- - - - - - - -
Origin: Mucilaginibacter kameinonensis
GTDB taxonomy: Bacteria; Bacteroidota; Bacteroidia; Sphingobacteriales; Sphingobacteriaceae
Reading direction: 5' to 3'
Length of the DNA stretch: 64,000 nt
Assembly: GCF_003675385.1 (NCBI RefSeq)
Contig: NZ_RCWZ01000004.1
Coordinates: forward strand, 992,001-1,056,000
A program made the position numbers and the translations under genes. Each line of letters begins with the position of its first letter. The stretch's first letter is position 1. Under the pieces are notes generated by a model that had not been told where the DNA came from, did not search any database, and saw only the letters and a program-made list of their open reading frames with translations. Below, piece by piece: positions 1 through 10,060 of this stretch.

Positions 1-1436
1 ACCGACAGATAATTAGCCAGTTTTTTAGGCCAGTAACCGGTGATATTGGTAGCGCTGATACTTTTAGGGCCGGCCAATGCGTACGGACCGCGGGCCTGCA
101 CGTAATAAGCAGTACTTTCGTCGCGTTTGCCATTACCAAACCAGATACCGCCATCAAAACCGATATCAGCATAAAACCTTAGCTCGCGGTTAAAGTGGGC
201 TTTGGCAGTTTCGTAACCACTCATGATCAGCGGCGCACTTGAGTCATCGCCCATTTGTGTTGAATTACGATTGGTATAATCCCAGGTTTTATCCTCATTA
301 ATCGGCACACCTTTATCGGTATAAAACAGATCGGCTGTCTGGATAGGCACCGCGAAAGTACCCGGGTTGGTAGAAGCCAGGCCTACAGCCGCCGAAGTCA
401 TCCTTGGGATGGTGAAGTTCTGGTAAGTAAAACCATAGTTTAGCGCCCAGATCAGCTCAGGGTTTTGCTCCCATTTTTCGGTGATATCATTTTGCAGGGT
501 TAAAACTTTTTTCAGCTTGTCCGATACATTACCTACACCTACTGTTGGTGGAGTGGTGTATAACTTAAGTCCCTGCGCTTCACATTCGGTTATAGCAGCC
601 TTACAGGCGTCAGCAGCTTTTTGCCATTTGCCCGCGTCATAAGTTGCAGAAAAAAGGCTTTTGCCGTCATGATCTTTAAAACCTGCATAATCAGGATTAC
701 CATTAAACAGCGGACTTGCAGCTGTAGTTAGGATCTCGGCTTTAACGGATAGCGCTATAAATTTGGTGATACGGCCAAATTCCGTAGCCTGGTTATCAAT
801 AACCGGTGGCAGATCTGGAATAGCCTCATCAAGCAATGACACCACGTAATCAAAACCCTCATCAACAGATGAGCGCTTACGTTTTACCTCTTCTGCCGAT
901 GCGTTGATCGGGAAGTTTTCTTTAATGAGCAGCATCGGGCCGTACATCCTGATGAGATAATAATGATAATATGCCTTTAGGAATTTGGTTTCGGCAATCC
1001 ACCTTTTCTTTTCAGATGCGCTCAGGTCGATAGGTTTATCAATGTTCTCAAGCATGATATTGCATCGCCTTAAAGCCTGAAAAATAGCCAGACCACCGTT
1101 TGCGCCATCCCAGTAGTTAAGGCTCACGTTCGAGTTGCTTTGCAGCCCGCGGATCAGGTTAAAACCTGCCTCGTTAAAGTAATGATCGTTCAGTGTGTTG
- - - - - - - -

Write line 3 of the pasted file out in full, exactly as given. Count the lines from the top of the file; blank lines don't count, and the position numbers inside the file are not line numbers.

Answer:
Reading direction: 5' to 3'